Sunday, December 25, 2011

Jesus: The True American Dream

December 25, 2011
By Jeremy Egerer

America, though often derided and hated -- perhaps not explicitly, but silently -- by the left, oftentimes experiences the opposite problem from its most ardent admirers, the conservatives.  Through their admiration, perhaps condensed most perfectly into what is known as the American Dream, men elevate a nation into idolization because the nation elevates men.  One does not have to look far to see that in American literature, in the movies, and in even the world of politics, Americans believe on a sincere level that in the United States, opportunity can be had by all who truly seek it, and that for this reason America is worthy of glorification.

I am not writing this article to say the opposite is true -- that somehow America was never a place in which the poor could, through innovation and labor, become wealthy, or that America is not and has never been a land of opportunity.  But it must be made known that long before America existed, the dream had already been established elsewhere -- and perhaps not even elsewhere, but rather within a person, and through that person, in a religion.

It is in the Proverbs and in the Law that one finds the order and justice and character by which wealth is accrued, proclaiming opportunity not to those already well-situated, but instead to the wise and honorable.  It is in the Scriptures that man sees the faithful wandering nomad exalted, becoming history's greatest patriarch.  

It is by the hand of God that one sees the eleventh of twelve brothers -- the weakest -- raised above the rest, eventually becoming second only to Pharaoh and preserving his entire people.  It is in the Bible that one reads of the outcast Moabitess becoming the ancestor of King David and the Messiah, the young shepherd who slays the giant and becomes king of Israel, the coward from the weakest Israelite clan who delivers his nation from its oppressors, the fig-pruner called to become a prophet, the tax collectors and fishermen who become apostles, and the poorest of carpenters who sits at the right hand of God.

Far beyond the glories of the American Dream, Christianity is not a nation of elevation, but the religion of elevation.  It is not confined within borders, defended with physical arms, or subject to recessions; it is not subject to decay and decline; it does not find itself under excellent administration one day, and the next under poor.  It is a kingdom for which its citizens wait in temporary exile, establishing the effects of dominion wherever it has truly transformed their hearts, building Zion slowly as a glacier moves, a convert at a time.  It raises the dead, gives hope to the hopeless, and turns sinners into saints.

"Blessed are the meek," says He of those who rely not upon themselves, but upon Him for their strength, "for they shall inherit the earth."  "Blessed are the poor in Spirit," says He, "for they shall inherit the Kingdom of Heaven," and "blessed are those who hunger and thirst for righteousness," says He, "for they shall be filled."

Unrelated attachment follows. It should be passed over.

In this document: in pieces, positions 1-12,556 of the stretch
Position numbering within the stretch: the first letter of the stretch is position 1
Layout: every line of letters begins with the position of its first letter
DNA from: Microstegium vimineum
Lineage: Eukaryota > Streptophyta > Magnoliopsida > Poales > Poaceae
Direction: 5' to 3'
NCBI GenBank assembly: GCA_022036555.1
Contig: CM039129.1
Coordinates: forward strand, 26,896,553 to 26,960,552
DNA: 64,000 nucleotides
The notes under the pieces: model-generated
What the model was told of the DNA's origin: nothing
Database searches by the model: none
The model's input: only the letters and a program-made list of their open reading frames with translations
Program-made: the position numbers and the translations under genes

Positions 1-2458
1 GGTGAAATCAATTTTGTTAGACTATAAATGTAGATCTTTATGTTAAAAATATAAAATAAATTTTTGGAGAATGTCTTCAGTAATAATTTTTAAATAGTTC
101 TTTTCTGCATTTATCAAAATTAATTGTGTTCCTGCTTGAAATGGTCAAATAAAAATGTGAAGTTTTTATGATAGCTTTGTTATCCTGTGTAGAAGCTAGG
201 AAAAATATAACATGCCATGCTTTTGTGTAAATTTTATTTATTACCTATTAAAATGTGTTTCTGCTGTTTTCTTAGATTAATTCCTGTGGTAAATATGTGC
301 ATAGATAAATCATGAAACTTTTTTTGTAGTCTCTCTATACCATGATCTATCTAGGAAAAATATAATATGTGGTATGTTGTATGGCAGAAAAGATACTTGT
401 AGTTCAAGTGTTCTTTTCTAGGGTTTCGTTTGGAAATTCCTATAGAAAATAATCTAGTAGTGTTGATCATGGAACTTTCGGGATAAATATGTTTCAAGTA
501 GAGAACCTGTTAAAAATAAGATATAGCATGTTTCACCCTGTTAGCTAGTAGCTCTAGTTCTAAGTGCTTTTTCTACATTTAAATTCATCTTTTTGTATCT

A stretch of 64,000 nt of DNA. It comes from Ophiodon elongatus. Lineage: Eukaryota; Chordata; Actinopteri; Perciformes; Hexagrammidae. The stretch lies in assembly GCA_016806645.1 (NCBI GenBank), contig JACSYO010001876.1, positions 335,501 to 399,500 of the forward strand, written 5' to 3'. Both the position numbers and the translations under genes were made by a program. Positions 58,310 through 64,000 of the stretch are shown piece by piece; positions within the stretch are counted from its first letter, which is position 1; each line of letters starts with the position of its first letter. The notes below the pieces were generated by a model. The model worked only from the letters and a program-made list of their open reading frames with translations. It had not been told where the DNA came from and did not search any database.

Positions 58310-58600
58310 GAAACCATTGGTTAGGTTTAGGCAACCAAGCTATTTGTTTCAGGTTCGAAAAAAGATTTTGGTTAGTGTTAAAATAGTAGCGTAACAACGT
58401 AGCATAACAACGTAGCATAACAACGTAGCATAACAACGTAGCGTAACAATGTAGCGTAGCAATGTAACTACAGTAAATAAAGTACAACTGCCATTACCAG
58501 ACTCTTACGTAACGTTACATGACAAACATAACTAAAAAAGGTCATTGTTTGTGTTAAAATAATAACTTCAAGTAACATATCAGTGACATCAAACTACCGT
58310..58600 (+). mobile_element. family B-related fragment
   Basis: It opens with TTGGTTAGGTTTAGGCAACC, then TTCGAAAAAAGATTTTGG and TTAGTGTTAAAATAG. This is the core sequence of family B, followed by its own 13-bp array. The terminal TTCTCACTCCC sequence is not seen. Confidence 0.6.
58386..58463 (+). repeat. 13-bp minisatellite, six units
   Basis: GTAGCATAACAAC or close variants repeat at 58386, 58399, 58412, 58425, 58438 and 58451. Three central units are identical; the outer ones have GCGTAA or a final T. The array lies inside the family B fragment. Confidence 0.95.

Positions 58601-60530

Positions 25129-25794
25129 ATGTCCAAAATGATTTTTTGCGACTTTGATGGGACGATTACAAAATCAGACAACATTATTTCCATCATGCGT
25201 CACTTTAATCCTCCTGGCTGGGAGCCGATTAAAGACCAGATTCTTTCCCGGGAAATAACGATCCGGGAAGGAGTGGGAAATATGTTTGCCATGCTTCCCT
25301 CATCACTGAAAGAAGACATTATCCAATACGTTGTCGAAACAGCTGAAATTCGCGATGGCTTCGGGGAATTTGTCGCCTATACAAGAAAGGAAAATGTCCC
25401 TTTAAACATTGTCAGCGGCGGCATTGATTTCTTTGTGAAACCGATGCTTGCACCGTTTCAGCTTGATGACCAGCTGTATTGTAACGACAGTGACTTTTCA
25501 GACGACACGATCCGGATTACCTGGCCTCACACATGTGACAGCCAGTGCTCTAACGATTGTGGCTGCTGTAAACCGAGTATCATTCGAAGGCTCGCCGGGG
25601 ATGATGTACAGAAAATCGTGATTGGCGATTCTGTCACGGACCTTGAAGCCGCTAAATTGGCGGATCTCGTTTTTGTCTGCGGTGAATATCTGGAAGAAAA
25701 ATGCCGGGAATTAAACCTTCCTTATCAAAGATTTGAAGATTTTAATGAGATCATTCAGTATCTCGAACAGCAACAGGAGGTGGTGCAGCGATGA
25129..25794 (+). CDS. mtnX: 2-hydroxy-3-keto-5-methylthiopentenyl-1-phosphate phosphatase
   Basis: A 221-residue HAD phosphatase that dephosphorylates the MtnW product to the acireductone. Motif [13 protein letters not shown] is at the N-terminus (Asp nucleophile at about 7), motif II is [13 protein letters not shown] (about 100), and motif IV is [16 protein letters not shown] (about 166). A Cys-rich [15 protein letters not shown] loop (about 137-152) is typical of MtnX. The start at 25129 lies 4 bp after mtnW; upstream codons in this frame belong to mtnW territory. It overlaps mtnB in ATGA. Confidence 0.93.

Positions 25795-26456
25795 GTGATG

This hunger, this spiritual and temporal poverty, leads men to reliance upon the Almighty.  It is the Almighty who establishes men in righteousness, and it is righteousness which establishes true prosperity.  And should one of God's elect not be endowed with material riches, he will be none the poorer.  He will have a promise of eternity, the presence of the Holy Spirit, a regenerate heart, and a camaraderie within a community which surpasses earthly expectations.  If honor and grace and peace from God Himself will not satisfy a man, then he will certainly never be satisfied with material gain, even should he come to own the earth and all that is in it. 

Should it be said by Americans that America herself grants men their liberty and prosperity, they would be woefully wrong, for that would be confusing the end with the means.  It is God Himself who establishes nations, who smiles upon His children, bringing grace to the humble, righteousness to the sinner, and wealth to the poor.  For what is liberty, if not within the laws of nature and of nature's God?  What is law without unalienable rights?  From where do these come, if not from above?

So let Americans not look to America for their dream, but let them look to their Savior, the God-man Jesus Christ.  He will establish America in goodness, as the song goes:
America! America!
God mend thine ev'ry flaw,
Confirm thy soul in self-control,
Thy liberty in law.

America! America!
May God thy gold refine
Till all success be nobleness,
And ev'ry gain divine.
In Him will they find Law.  In Him will they find liberty.  In Him will they find righteousness.  And should a nation be so graced by His children -- not those proclaiming Him in word only, but those whose hearts have been transformed by His Holy Spirit -- it is then that such a nation will truly be established in opportunity.  

History declares such of our ancestors, from the first Puritans forward, and should we be so pious as they, then God's providence will smile upon us until we cannot even wish for more.  Christ must be exalted, and then He will exalt.  This truth is recorded in the annals of history, and it is the future of all who not only call themselves such, but are truly Christian.

Merry Christmas, and God bless America.

American Thinker